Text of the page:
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Gerbode defect is the shunt originating from the left ventricle (LV) and going into the right atrium (RA) during systole. Three types of defect have been reported in the literature: type 1 (indirect or Infravalvular defect in the interventricular part of the membranous septum), type 2 (direct or supravalvular defect in the atrioventricular (AV) part of the membranous septum) and type 3 (intermediate, in the both AV and interventricular part).1 The incidences of the three types accounted for 76%, 16% and 8% of the total, respectively.2
We report a case of the 2-year-old female child presented with the frequent chest infections and failure to thrive. She had grade 4/6 pansystolic murmur at the left parasternal area and wide split with normal intensity second heart sound. On the X-ray pulmonary vascularity was increased and the RA was enlarged. On echocardiography, there is a ventricular septal defect (VSD) of size 5 mm with L-R shunt with a gradient of 77 mm Hg (figure 1). On apical four-chamber view, there is VSD with colour jet noticed simultaneously from an LV to the right ventricle (RV) and from the tricuspid valve (TV) to the RA (video 1, figure 2). On parasternal short axis, simultaneous LV-RV and TV-RA shunt are demonstrated (figure 3). Initially, the diagnosis of indirect (infravalvular) type of Gerbode defect was made. But on subcostal four-chamber view, LV to RA shunt is noted above the TV (supravalvular) (video 2, figure 4). So final diagnosis of intermediate (type 3) Gerbode defect was made. The child underwent cardiac catheterisation and was sent for the surgical correction.
Gerbode defect is an extremely rare anomaly as only six cases had been diagnosed in children memorial hospital in Chicago during the 18-year period.3 It can be congenital or acquired after valve surgeries, correction of shunt defects and rarely seen in infective endocarditis or after AV node ablation. The LV to RA shunt can occur at three levels during systole:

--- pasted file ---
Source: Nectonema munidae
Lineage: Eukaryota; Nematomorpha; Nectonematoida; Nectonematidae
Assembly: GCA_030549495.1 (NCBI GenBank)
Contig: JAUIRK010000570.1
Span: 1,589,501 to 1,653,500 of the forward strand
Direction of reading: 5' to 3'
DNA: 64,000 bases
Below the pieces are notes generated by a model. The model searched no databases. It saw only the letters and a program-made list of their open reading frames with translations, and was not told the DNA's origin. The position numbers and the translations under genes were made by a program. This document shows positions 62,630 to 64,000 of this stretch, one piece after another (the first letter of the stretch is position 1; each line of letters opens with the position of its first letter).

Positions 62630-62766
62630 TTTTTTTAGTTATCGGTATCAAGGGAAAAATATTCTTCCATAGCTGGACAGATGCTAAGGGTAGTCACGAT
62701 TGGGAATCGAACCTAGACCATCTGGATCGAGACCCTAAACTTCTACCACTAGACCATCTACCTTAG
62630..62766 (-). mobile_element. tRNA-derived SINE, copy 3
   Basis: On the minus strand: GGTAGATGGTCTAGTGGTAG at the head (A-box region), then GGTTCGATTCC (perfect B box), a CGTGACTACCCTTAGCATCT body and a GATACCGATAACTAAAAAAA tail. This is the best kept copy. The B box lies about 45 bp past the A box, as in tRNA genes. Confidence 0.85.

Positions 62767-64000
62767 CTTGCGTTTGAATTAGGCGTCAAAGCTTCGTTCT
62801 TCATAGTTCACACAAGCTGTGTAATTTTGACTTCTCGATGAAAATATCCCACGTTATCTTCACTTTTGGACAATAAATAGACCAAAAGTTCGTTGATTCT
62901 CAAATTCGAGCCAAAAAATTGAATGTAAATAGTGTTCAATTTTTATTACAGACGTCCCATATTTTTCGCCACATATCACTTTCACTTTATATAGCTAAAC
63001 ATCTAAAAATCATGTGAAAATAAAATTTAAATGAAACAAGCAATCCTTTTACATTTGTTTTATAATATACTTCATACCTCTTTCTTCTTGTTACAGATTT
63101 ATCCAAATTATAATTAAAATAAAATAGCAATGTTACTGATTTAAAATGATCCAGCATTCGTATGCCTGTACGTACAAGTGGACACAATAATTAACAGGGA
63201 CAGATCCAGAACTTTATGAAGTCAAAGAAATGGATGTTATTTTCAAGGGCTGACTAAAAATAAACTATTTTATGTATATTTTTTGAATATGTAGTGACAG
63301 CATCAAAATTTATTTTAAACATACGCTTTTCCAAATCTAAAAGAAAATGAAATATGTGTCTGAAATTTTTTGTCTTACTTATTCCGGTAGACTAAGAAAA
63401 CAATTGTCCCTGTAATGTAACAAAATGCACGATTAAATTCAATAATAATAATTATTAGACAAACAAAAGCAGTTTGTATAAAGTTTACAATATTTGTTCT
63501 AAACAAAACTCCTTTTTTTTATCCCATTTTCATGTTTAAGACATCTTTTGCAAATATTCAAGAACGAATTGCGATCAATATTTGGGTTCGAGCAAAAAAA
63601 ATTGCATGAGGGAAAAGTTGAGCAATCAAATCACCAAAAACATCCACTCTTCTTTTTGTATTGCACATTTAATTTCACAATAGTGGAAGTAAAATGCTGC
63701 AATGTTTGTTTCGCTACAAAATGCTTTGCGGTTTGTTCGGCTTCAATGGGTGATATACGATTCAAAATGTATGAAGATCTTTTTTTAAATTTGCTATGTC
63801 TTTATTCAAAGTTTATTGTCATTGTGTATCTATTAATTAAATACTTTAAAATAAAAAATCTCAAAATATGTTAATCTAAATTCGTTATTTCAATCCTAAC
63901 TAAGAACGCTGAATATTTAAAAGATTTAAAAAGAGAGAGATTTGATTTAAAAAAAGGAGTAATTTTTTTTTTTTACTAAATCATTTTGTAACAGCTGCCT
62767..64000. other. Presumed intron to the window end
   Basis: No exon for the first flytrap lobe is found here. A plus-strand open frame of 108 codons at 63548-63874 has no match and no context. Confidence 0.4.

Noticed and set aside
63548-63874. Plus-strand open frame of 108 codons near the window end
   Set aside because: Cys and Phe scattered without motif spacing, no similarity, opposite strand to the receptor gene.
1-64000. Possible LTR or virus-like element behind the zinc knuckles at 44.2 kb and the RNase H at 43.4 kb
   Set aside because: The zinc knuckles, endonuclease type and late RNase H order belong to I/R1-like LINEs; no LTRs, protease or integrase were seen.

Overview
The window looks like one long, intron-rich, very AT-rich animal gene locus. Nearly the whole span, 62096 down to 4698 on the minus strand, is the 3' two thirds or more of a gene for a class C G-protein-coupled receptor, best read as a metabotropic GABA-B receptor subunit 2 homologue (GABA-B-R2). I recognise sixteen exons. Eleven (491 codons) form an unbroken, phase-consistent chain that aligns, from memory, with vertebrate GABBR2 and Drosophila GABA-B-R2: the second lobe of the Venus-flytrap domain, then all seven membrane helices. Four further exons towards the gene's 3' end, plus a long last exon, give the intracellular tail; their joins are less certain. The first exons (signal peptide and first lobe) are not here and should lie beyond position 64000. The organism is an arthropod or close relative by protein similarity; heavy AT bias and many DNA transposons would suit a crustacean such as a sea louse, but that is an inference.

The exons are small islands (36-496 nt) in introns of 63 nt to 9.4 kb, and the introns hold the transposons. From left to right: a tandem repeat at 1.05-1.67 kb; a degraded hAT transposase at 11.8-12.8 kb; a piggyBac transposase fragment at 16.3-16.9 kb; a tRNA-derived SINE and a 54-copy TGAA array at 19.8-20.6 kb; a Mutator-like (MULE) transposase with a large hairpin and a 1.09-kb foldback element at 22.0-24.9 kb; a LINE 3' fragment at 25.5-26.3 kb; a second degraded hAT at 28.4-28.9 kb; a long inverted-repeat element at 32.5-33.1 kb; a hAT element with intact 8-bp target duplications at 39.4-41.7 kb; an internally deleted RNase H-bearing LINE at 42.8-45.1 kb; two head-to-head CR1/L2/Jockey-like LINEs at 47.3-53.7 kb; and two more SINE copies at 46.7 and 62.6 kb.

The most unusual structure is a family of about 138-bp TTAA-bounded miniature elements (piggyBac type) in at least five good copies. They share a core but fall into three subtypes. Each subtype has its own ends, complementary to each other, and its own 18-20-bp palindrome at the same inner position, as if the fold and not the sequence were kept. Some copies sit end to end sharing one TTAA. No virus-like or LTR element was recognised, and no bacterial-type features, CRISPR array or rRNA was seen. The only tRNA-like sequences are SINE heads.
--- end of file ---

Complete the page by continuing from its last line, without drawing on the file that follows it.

Type 1 (indirect type): In a perimembranous VSD, the shunt originates below TV from a LV to RV and simultaneously through the TV into the RA. The TV may have a cleft, widened commissural space, perforation, abnormal chordate and other deformities.4
Type 2 (direct type): In a true or direct Gerbode, the blood in the LV goes through the small area of the membranous septum above the TV into the RA. It is rare than indirect.5
Type 3 (intermediate): This is combination of direct and indirect type.
X-ray shows an enlargement of the RA and increased pulmonary flow. Echocardiography is the mainstay of the diagnosis and helpful in differentiating this entity from the ruptured sinus of Valsalva into the RA (continuous shunt), endocardial cushion defect, VSD with TR. There is a significant gradient from LV to RA shunt on Doppler interrogation. Sometimes false interpretation of pulmonary artery hypertension (PAH) can be made. A normal diastolic pulmonary arterial pressure identified from the pulmonic regurgitation jet is helpful for distinguishing true PAH from the high-velocity jet in the RA caused by Gerbode defect. Silbiger et al 1 specified several key echocardiographic clues suggesting Gerbode defect, including1: atypical jet direction2; shunt during systole3; lack of ventricular septal flattening4; no right ventricular hypertrophy and5 normal diastolic pulmonary artery pressure as estimated from the pulmonic regurgitant velocity. The diagnosis can be confirmed on TEE, cardiac CT and cardiac catheterisation.
In case of suspicion of ventricular septal defect on clinical examination, enlargement of the right atrium on X-ray, the Gerbode defect should be ruled out.
Sometimes Gerbode defect can be misinterpreted as pulmonary artery hypertension, in this scenario absence of right ventricular hypertrophy, lack of septal flattening and normal pulmonary artery diastolic pressure favours the diagnosis of Gerbode defect.
Patient consent for publication Parental/guardian consent obtained.
Contributors NG diagnosed the case. Echocardiography was performed by NG and SS. AK gave the advice on the management of the patient. SS and AM wrote the manuscript. Manuscript was approved by all the authors.
Funding The authors have not declared a specific grant for this research from any funding agency in the public, commercial or not-for-profit sectors.
Competing interests None declared.
Provenance and peer review Not commissioned; externally peer reviewed.
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